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Social issues, Family studies, Interdisciplinary
The purpose of this paper is to investigate how working from home can be optimally managed to achieve greater work/ home harmony. Critics assert that employees who are not office-based are "actually not working". The following are challenges of working from home
-The difficulty in separating home from work
-Self- imposed pressure of working endlessly and
-The feeling of being alienated from companies’ major decisions and sometimes promotions.
Otani (2015) argues for flexibility and cites Sheryl Sandberg, Facebooks Chief Operating Officer as making the point that it is more important to measure the results rather than watching people "try". Even though teleworkers can generally develop strategies that align boundaries to their preferences for segmentation or integration, employees with greater job autonomy and control are better able to do so. When work and home activities take place in the same physical space, physical, temporal and psychological boundaries between work and home can become blurred.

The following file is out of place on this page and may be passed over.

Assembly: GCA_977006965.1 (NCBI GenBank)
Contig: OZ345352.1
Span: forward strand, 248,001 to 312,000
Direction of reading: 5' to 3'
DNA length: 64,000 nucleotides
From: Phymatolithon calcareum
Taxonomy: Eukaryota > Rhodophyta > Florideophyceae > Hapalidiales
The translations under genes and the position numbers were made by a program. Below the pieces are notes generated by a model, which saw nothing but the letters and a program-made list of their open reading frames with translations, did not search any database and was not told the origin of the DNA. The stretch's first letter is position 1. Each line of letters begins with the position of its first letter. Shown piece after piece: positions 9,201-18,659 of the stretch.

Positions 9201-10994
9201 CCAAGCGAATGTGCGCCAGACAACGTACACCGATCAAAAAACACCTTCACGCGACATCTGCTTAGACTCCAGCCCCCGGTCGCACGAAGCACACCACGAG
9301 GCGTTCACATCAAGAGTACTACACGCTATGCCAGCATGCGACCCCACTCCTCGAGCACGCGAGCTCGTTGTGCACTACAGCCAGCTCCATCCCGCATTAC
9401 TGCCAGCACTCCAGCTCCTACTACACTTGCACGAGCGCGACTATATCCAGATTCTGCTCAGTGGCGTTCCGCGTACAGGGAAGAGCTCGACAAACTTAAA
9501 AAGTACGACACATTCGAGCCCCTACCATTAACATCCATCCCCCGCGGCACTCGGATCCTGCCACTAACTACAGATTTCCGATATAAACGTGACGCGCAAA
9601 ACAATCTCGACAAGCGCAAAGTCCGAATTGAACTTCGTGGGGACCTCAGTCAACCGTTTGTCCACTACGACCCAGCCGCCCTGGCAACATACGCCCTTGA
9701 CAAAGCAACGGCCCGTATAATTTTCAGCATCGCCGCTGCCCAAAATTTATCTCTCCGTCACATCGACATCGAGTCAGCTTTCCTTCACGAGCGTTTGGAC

The benefits of teleworking in terms of quality and quantity of outcomes can result from allowing employee’s time away from the office to work on tasks requiring higher levels of concentration without interruption. Organizations benefit by saving costs on office space and becoming more flexible.
HR plays a significant role here and very often retention of staff is linked to the availability of flexible work options. Working from home can be beneficial for both employers and employees but might be a double edged sword if employers use it to evade responsibility for employee welfare.
Farrell, K. (2017) Working from home: A double edged sword, Home Renaissance Foundation Conference, November 16-17, 2017 , Royal Society of Medicine in London.